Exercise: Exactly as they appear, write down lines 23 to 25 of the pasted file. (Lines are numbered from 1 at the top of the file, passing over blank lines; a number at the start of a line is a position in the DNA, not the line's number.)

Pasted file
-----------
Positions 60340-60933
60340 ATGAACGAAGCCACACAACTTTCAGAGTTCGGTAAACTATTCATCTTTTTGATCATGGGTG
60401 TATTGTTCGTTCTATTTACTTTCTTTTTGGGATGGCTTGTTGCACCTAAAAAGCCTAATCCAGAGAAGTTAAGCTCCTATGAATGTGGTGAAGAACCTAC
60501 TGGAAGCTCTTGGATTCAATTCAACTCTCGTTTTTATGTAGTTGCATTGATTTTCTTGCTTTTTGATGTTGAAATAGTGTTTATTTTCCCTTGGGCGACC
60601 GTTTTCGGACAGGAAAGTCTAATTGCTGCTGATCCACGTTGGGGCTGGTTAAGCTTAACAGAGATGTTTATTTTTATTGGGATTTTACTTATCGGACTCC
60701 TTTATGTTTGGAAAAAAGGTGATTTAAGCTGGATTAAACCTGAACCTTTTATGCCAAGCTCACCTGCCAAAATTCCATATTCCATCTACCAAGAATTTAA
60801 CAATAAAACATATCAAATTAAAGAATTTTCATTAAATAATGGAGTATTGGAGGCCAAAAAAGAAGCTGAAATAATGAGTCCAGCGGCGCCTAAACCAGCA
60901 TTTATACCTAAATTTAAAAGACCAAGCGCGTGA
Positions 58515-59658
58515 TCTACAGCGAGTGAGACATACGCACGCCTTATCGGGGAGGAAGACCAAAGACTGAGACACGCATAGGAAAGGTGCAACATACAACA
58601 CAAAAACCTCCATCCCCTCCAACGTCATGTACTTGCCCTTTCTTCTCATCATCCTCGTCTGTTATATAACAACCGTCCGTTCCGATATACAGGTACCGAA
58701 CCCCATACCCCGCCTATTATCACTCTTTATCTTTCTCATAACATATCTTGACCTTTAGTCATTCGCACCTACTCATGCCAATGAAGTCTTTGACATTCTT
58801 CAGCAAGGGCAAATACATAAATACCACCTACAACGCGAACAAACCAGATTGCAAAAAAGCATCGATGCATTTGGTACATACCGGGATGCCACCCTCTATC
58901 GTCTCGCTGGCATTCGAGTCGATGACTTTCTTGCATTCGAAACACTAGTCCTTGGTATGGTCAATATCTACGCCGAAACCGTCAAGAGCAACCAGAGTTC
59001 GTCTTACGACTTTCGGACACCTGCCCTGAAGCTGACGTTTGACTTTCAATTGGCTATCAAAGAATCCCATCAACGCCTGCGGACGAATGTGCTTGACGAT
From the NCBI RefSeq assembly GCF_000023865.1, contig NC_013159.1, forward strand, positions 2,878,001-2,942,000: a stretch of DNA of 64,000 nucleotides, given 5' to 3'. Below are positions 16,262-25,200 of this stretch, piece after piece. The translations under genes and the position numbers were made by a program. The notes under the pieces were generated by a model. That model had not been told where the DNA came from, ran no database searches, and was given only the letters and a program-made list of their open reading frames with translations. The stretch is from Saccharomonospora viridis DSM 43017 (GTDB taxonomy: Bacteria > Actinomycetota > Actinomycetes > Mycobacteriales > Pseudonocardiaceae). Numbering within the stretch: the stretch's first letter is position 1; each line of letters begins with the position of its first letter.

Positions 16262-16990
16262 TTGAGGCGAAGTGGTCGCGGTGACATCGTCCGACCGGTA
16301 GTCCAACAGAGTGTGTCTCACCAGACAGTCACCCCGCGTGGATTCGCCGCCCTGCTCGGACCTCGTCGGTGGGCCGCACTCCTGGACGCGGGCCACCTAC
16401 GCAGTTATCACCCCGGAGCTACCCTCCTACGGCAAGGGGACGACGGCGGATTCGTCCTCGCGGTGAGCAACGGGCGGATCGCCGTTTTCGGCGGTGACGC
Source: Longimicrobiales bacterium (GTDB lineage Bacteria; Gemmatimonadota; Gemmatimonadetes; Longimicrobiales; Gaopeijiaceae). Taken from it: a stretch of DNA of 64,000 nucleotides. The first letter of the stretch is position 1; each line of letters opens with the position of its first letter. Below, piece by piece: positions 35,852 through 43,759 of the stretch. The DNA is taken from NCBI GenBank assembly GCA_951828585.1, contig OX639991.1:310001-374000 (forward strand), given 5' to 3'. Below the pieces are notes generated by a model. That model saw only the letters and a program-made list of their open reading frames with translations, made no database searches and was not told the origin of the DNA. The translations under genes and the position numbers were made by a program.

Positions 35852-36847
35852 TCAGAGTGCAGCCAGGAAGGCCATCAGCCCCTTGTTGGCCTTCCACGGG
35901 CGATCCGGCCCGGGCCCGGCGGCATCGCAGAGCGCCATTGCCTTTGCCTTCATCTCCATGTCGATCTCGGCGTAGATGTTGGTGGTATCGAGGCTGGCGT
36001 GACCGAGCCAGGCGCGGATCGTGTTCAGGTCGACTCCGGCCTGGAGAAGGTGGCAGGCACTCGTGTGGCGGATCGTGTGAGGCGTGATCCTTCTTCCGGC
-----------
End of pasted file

35852 TCAGAGTGCAGCCAGGAAGGCCATCAGCCCCTTGTTGGCCTTCCACGGG
35901 CGATCCGGCCCGGGCCCGGCGGCATCGCAGAGCGCCATTGCCTTTGCCTTCATCTCCATGTCGATCTCGGCGTAGATGTTGGTGGTATCGAGGCTGGCGT
36001 GACCGAGCCAGGCGCGGATCGTGTTCAGGTCGACTCCGGCCTGGAGAAGGTGGCAGGCACTCGTGTGGCGGATCGTGTGAGGCGTGATCCTTCTTCCGGC